Bahrain minister calls for Qatar's GCC membership to be frozen

Sheikh Khalid Bin Ahmed Al Khalifa says Bahrain will not attend upcoming GCC summit if Qatar takes part
Bahraini Foreign Minister Sheikh Khaled bin Ahmed al-Khalifa.
By Bloomberg
Mon 30 Oct 2017 12:29 PM

Bahrain’s Foreign Minister Sheikh Khalid Bin Ahmed Al Khalifa called for the freezing of Qatar’s GCC membership, escalating attempts by a Saudi-led coalition to deepen the isolation of the gas-rich country.

Bahrain will not attend the upcoming GCC summit if Qatar takes part, Sheikh Khalid said on Twitter. He criticized Qatar for refusing to comply with a list of 13 demands, including shutting down Al Jazeera television and scaling back ties with Iran. The next summit is set to take place in December in Kuwait, which has been leading regional efforts to resolve the crisis.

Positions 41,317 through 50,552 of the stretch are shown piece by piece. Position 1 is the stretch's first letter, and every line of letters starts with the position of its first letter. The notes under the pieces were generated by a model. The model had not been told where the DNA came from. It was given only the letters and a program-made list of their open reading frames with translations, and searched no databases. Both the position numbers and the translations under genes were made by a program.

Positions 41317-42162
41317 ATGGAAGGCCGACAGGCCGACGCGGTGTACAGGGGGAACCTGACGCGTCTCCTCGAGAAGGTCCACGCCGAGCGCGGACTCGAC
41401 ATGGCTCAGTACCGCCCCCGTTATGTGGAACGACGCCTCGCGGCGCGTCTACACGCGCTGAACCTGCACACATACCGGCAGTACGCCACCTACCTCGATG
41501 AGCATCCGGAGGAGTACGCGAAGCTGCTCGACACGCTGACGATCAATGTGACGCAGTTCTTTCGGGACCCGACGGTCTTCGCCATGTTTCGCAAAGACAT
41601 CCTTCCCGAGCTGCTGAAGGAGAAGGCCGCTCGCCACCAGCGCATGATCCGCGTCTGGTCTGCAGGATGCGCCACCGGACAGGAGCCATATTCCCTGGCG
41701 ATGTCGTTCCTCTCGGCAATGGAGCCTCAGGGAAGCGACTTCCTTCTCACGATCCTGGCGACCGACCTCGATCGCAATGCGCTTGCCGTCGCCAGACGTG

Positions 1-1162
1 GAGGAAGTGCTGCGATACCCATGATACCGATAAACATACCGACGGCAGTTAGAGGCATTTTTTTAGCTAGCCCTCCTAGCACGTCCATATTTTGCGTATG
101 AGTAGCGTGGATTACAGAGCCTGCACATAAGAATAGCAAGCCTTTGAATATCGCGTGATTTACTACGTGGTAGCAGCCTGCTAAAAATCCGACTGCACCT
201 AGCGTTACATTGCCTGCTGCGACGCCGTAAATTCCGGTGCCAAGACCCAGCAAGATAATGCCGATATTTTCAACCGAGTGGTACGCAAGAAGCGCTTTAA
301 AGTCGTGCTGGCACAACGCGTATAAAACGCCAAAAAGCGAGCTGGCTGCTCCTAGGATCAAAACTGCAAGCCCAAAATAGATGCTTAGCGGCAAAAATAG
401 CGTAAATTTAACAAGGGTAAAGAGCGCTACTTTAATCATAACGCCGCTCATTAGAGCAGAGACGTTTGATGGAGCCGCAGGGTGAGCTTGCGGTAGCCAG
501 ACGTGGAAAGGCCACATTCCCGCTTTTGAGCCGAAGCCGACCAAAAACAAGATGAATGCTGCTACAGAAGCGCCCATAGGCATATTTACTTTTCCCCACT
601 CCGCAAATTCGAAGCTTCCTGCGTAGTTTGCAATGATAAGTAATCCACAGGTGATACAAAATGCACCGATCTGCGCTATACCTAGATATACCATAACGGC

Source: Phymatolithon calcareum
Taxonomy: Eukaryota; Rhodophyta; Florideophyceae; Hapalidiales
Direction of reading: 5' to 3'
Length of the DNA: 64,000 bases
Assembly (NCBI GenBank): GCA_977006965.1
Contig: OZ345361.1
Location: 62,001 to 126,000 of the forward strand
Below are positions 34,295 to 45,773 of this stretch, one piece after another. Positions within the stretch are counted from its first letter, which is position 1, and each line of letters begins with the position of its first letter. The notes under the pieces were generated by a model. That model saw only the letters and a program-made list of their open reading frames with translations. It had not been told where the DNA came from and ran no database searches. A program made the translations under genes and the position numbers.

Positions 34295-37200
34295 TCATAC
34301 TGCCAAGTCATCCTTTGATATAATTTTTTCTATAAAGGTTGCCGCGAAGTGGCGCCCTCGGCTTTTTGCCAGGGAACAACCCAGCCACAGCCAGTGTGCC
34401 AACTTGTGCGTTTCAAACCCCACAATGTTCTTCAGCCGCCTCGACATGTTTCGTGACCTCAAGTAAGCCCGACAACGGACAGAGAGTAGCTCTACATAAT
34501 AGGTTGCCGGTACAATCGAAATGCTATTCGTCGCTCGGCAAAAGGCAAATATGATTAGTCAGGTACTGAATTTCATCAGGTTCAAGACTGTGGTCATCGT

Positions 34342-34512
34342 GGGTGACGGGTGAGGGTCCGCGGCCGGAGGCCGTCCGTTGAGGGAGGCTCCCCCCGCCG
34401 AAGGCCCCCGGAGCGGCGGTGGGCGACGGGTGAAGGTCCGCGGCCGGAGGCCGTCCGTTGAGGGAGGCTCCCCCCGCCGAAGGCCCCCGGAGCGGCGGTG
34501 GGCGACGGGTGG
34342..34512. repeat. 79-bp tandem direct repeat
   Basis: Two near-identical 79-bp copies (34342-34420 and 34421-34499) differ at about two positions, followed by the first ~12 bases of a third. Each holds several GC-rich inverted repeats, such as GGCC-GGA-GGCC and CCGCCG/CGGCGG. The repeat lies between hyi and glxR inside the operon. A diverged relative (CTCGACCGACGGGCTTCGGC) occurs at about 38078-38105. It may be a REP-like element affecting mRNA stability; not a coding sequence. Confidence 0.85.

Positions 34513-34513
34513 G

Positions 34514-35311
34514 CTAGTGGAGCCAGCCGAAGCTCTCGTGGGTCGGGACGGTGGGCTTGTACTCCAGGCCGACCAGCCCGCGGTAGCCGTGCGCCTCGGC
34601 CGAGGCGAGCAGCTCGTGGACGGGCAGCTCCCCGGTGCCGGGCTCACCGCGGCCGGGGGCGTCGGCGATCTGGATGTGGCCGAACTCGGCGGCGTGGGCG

Sheikh Khalid is the first senior official from the Saudi-led bloc, which also includes the United Arab Emirates, to float the idea of suspending Qatar’s membership in the GCC, a loose political and economic alliance between six gas-rich nations. It’s not clear, however, whether the three countries have enough support to do so, with Kuwait and Oman widely seen unlikely to follow suit. Resolutions on “substantive matters” require the unanimous approval of attending members, according to the GCC charter.

“Qatar’s failure to respond positively to our just demand to stop conspiring against our countries proves that it does not respect the GCC,” Sheikh Khalid said. “The right step to protect the GCC is to freeze Qatar’s membership until it comes to its senses.”

Saudi Arabia, the UAE, Bahrain and Egypt cut their diplomatic and transport links with Qatar in June, accusing it of funding extremism and cosying up to Shiite-ruled Iran, Saudi Arabia’s chief regional rival. Analysts say the rift could cause irreparable damage to the GCC at a time when its members are trying to attract foreign investments and reduce their reliance on revenue from oil exports.

Qatar’s emir, Sheikh Tamim bin Hamad Al Thani, told CBS’s 60 Minutes that U.S. President Donald Trump offered to host him and the nations boycotting his country at Camp David to resolve the crisis.

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